Overlived resources I’ve seen many bugs in production code pop up because people have used values created from ResourceT which have already been freed. While this is possible with the bracket pattern too, for whatever reason it seems like ResourceT hides that away from people better. As a contrived example, consider this code:
#!/usr/bin/env stack -- stack --resolver lts-12.10 script import Conduit import Control.Monad.Trans.Resource import System.IO main = do (_, src) <- runResourceT $ allocate (openFile "src" ReadMode) hClose (_, dest) <- runResourceT $ allocate (openFile "dest" WriteMode) hClose runConduit $ sourceHandle src .| sinkHandle dest
In this case, both
- Created by
- A cleanup action to call
runResourceTfinishes running, causing the cleanup to run
- The file handle is then returned outside of
And as a less contrived example, I’ve seen many bugs pop up around how to do this correctly with
#!/usr/bin/env stack -- stack --resolver lts-12.10 script import Conduit import Control.Monad.Trans.Resource import System.IO main = runConduit $ transPipe runResourceT (sourceFile "src") .| transPipe runResourceT (sinkFile "dest")
This last example also demonstrates part of why I shy away from transformers these days too.
There is a type based approach that solves these problems quite well: regions. It was (of course) invented by Oleg. While it works, the idea never really caught on, in my opinion because the cost of juggling the types was too high.
Interestingly, regions isn’t too terribly different in concept to lifetimes in Rust. And perhaps more interestingly, I believe this is an area where the RAII (Resource Acquisition Is Initialization) approach in both C++ and Rust leads to a nicer solution than even our bracket pattern in Haskell, by (mostly) avoiding the possibility of a premature close.
- Created by
I’ve seen ResourceT advocated as a great way to avoid asynchronous exception bugs in Haskell. The theory seems to be: if you use ResourceT, you don’t even need to think about async exceptions, just use
allocateappropriately and you’re all set!
I disagree with this. In practice, I think you’ll end up with resources far overliving where they’re needed. And if you’re avoiding learning about async exceptions, I can almost certainly guarantee you’re not handling them correctly. My recommendation is:
I hope this is enough motivation: don’t use resourcet if you don’t have to. That, of course, leaves one important question.
Why do we have ResourceT?
This blog post is kind of weird. I wrote a library. I maintain the library today. And I’m telling people not to use it. What gives?
ResourceT is an absolutely necessary tool in some cases. My point here is: if you’re not in one of those cases, don’t use it. If you can see a way to solve the problem with bracket-like functions, do that.
The general rule for when you need ResourceT is for dynamic
resource usage. This means that, before you begin processing,
you don’t know how many resources, or which exact resources, you’re
going to need. The best example I know of is a memory-efficient
deep directory traversal. Let’s write a naive program that will get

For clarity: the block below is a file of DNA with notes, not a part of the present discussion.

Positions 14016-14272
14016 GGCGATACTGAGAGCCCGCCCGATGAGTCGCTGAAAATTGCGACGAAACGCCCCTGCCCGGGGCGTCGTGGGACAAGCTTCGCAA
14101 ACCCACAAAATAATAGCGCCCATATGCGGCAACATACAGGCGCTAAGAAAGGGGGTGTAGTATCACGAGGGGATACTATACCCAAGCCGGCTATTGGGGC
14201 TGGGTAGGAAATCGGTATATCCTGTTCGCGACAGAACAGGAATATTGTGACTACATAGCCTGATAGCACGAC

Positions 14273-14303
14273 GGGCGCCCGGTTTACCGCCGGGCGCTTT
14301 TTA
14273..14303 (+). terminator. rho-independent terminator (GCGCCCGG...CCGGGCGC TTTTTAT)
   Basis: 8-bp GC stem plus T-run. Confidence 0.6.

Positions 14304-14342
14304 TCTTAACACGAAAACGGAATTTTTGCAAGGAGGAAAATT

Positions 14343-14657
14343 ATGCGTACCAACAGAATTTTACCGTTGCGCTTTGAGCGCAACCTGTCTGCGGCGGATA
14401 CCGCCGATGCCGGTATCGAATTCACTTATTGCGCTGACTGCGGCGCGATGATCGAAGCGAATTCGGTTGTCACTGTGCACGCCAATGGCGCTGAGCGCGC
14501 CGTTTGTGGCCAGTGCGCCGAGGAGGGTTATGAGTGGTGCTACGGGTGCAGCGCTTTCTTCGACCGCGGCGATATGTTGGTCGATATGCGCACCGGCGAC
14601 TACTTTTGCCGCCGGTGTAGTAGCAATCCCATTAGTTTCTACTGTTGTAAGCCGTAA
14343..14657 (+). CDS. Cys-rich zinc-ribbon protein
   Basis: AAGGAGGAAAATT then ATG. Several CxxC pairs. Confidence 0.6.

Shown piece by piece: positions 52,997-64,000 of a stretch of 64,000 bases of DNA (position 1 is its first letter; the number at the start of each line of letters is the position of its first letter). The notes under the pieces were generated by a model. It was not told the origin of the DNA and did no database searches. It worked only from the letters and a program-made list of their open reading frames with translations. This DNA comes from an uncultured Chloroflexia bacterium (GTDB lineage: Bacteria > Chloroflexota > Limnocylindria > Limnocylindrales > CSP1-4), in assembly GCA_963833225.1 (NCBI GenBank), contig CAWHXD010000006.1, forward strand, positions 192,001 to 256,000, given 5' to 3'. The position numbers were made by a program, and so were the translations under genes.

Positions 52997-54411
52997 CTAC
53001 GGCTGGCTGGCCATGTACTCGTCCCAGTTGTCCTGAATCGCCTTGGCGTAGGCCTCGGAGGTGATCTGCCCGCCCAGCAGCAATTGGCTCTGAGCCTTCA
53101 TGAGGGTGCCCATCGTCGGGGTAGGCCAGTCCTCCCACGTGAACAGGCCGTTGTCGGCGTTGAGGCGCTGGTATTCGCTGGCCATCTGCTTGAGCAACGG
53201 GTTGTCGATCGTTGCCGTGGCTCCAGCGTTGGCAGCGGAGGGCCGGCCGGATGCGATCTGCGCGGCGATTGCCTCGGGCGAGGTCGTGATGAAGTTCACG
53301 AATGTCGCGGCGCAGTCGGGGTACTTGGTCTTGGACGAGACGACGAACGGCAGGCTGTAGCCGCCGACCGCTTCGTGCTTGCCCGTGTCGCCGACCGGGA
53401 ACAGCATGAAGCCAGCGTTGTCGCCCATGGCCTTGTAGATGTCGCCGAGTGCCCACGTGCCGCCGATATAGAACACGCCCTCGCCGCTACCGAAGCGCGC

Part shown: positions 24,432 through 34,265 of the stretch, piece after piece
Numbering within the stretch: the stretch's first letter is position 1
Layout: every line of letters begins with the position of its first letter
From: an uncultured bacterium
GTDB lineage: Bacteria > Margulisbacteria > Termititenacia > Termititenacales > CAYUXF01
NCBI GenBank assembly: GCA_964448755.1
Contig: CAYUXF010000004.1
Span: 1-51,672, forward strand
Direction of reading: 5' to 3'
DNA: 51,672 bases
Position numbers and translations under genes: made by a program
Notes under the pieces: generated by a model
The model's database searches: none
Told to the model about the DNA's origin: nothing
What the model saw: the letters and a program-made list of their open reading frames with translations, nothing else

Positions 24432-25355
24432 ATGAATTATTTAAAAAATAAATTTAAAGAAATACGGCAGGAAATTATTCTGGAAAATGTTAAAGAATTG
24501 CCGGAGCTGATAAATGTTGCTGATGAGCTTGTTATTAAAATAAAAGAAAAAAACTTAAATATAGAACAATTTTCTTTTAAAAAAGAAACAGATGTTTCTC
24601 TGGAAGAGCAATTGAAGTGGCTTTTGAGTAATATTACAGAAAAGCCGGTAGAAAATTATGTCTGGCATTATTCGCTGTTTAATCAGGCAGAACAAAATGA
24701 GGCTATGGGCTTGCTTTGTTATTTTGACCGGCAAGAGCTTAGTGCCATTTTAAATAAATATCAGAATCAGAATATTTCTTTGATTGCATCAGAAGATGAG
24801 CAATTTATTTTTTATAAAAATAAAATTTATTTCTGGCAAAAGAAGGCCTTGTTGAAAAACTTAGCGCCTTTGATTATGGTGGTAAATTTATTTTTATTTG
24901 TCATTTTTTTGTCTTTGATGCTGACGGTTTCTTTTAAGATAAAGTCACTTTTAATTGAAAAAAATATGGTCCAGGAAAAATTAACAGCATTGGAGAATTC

a list of all files ending in
.hs in a directory
CHALLENGE See where the memory inefficient part is in the code below before reading my explanation.
#!/usr/bin/env stack -- stack --resolver lts-12.10 script import System.Directory import System.FilePath import Data.Foldable (for_) main :: IO () main = start "." start :: FilePath -> IO () start dir = do rawContents <- getDirectoryContents dir let contents = map (dir </>) $ filter (not . hidden) rawContents hsfiles = filter (\fp -> takeExtension fp == ".hs") contents for_ hsfiles putStrLn for_ contents $ \fp -> do isDir <- doesDirectoryExist fp if isDir then start fp else pure () hidden :: FilePath -> Bool hidden ('.':_) = True hidden _ = False
The problem here is the call to
getDirectoryContents. It will read into memory all of
the entries for the given directory. If there are 1,000,000 files
in a directory, it will take up a few megabytes of memory in
filenames alone. Instead, we’d want an approach where:
- We open up the directory
- We traverse the contents one at a time
- If it has a
.hsfile extension, we print it
- If it’s a directory, we apply our algorithm to it recursively
- We close the directory
The thing is, we need to ensure that each time we open a directory, we also close it. And we don’t know how many layers deep we will be opening directories, or the names of those directories, before we begin. This is a use case where ResourceT usage is a must, and conduit provides some built in functions for performing this task.
#!/usr/bin/env stack -- stack --resolver lts-12.10 script import Conduit import System.FilePath main :: IO () main = runConduitRes $ sourceDirectoryDeep False "." .| filterC (\fp -> takeExtension fp == ".hs") .| mapM_C (liftIO . putStrLn)
NOTE Astute readers may note that this problem also has unbounded resource usage, namely we will keep open at maximum a file descriptor for each nested directory. I’m aware of no algorithm that will avoid this cost.
There are certainly other cases of dynamic resource usage that
pop up in the wild. To put things in perspective, however, some
months back I refactored the Stack codebase to remove all usages of
ResourceT. Even a codebase performing as many
different I/O heavy activities as Stack seems to be free of dynamic
Why a monad transformer?
I debated including this section. Feel free to consider it “extra credit” and skip it.
One of my points against ResourceT is the complexity of using a
monad transformer. However, this is a bit of a red herring. You
could easily come up with a non-monad transformer API. For example,
consider an API where you explicit create and share some
withCleanupRegistry $ \registry -> runConduit $ sourceFile "src" registry .| sinkFile "dest" registry
One potential downside is that this is somewhat verbose. But
that’s the constant debate around implicit arguments via
ReaderT versus explicit arguments. There’s a more
fundamental problem here: this API tends to encourage even
more usage of outlived resources.
Above, I demonstrated how
transPipe is often used
in practice to use closed resources. That’s true, but for the most
part the monad transformer nature of
prevents that specific problem. However, explicitly passing around
registry values has a high likelihood of encouraging bad
I don’t have even anecdotal evidence to back this claim up, since I never wrote the resourcet library with that usage in mind. It’s just a suspicion. But it’s a strong enough suspicion that I’ve avoided advertising such an alternative API to resourcet.
ResourceT remains a good tool, and one I’ll recommend, where warranted. However, since writing it, I’ve discovered:
- My estimation of when it would be necessary was too high
- Misuse of the library is higher than I would have expected
- With appropriate combinators (like
withSourceFileabove), using the bracket pattern instead is not particularly difficult
If you’ve got use cases that you’re unsure really require ResourceT, feel free to drop a comment below or ping me on Twitter to discuss it. I hope this was helpful!